Primary Care

  • Primary Care Education - The "5-Second Rule"

    Primary Care Education - The "5 Second Rule"

    Primary Care Education

    The "5 Second Rule"

    July 25, 2018

    How many times have you seen someone drop food on the floor, blurted out “5 second rule” and eat it? If you call out the rule, then apparently it is ok to eat it if you pick it up in 5 seconds or less. Well…believe it or not, many scientists have tested this “so-called” rule and I am sorry to report that it's not true.

    Bacteria can attach itself to your food even if you pick it up super-fast. It might even contain enough bacteria to make you a little or very sick, which is why you should not eat food that has been dropped on the floor. Here's what you need to know about the "5-second rule":

    1. It looks all shiny and clean - A clean-looking floor isn't always clean.

    Even dry floors that look clean can contain bacteria. Why? Some germs can survive on the floor for a very long time. Unless you have a powerful microscope, you can't check to see how many germs are on those shiny floors. Even if they were just cleaned, bacteria is airborne so the instant you clean it, bacteria is already starting to attach itself.

    2. You can be superhero fast, and that may not be fast enough.

    Bacteria will attach to your food as soon as it hits the floor. That means food left on the floor for an instant can get contaminated if conditions are right. Foods with wet surfaces, like an apple slice, can pick up bacteria much more easily.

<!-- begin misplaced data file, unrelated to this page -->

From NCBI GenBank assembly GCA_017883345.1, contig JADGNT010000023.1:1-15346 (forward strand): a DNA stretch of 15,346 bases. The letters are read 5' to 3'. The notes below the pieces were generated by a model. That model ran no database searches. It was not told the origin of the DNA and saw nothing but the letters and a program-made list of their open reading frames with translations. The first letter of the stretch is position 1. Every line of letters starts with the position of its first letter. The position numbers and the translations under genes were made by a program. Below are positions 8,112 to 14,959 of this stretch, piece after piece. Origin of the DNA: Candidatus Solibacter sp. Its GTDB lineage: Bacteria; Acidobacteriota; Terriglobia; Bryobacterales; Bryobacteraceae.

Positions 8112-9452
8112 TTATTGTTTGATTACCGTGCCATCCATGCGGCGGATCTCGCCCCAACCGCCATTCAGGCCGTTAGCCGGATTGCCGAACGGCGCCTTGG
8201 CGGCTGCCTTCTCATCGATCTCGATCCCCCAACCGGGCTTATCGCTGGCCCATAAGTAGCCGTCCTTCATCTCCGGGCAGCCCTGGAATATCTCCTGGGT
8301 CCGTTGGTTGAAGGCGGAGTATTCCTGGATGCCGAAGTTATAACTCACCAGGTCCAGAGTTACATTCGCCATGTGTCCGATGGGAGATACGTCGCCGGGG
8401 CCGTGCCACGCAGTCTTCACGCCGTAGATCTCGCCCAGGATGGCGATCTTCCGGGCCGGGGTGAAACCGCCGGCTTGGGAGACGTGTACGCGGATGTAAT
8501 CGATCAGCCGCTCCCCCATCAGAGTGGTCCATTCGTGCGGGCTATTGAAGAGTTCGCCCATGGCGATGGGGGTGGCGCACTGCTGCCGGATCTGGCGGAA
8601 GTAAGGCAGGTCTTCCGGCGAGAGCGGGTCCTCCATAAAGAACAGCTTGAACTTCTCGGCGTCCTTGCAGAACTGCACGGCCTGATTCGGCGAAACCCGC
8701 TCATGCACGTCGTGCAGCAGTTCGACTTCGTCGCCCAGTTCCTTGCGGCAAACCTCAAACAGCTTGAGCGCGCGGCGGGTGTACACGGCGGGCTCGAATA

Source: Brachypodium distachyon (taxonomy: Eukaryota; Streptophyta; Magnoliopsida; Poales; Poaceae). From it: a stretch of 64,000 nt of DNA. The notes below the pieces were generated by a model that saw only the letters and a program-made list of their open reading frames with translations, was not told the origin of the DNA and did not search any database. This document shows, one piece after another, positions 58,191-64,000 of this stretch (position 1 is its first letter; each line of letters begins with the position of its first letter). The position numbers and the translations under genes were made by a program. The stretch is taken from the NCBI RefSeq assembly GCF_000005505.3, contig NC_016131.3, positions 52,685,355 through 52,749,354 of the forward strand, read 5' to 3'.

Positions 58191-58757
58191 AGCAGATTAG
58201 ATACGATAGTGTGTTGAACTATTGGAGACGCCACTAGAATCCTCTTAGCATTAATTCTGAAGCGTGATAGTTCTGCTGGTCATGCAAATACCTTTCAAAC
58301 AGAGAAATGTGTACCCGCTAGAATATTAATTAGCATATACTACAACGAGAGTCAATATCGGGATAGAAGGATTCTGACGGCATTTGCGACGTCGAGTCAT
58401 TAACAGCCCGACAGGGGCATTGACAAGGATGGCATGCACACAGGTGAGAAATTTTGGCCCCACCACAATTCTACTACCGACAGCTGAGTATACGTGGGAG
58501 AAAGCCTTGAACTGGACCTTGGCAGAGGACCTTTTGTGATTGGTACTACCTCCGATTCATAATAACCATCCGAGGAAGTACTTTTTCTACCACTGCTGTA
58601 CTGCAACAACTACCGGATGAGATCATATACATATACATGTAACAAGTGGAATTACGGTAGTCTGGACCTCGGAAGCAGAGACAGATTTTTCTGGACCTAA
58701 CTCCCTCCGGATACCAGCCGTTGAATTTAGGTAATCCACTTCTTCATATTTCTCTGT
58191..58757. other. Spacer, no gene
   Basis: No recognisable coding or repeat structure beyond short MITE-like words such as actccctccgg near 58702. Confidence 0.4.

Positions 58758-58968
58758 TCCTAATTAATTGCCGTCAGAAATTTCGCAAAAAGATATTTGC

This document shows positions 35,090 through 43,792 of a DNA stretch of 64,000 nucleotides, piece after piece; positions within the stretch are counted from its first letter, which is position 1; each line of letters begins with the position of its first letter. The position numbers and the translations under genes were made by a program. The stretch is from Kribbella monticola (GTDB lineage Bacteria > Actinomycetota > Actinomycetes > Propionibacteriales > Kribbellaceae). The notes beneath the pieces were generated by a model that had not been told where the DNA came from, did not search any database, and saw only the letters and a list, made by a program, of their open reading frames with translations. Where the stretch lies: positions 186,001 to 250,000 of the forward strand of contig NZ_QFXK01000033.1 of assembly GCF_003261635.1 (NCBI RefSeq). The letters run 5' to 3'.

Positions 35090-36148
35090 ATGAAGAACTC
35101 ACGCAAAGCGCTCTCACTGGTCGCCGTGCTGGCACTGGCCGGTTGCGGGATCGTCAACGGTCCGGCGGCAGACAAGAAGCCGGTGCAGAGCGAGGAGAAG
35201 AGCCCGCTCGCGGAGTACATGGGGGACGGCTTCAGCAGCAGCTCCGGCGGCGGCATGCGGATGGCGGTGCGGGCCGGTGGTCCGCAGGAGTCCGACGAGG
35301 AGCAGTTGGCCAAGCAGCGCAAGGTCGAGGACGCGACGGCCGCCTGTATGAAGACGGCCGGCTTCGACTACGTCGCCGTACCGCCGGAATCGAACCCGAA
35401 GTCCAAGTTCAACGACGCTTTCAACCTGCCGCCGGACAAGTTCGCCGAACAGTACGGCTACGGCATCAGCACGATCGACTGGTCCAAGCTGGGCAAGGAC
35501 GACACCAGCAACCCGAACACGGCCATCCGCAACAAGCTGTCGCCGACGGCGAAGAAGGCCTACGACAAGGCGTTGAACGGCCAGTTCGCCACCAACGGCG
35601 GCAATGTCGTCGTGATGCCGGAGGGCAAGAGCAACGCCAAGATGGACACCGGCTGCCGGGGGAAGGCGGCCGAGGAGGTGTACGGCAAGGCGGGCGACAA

3. When in doubt, toss it out.

    There is some bacteria that is not harmful, however others can give you awful stuff, like diarrhea. You can't see bacteria, and even if you could, it doesn't take much to make you sick.

    Q: So, what do you do with that yummy piece of whatever that you just dropped?

    A: The safest choice is to throw it out or give it to your brother. Just kidding!

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  • Primary Care Education - Washing Your Hands

    Primary Care Education - Washing Your Hands

    Primary Care Education

    Washing your Hands

    August 25, 2018 by Dr. Hampton M.D., COMTREA Pediatrician

    One in Five People Don't Wash Their Hands

    Sadly one in five people don't wash their hands, and of those that do, three out of ten people use soap. Only about one person washes their hands for 15-seconds or more. The result – “waste” matter including bacteria such as E. coli can be found on just over a quarter of our hands.

    Germs from Flushing the Toilet Can Jump Six Feet

    It's not just the door and toilet handles you need to watch out for in public restrooms. Every time a toilet is flushed and the lid is left up, a fine mist is sprayed into the air that contains all types of bacteria causing diseases.
    Air movement including hot air dryers can blow around the bacteria. It can be inhaled or deposited on your clothes, creating a potential mobile source of infection.

    Q: Who created soap?

    A: The Romans.

    We have them to thank because it's like a “do-it-yourself'” vaccine. When you use soap correctly to wash your hands it drastically decreases the chance getting sick.

    Q: What is the proper way to wash your hands?

    A: Get your Hands Wet. Scrub your hands for 15 -20 seconds to kill germs. Rinse and Dry.

    Q: How long is 15-20 seconds?

    A: It is the same time that it takes to sing the happy birthday song, twice!

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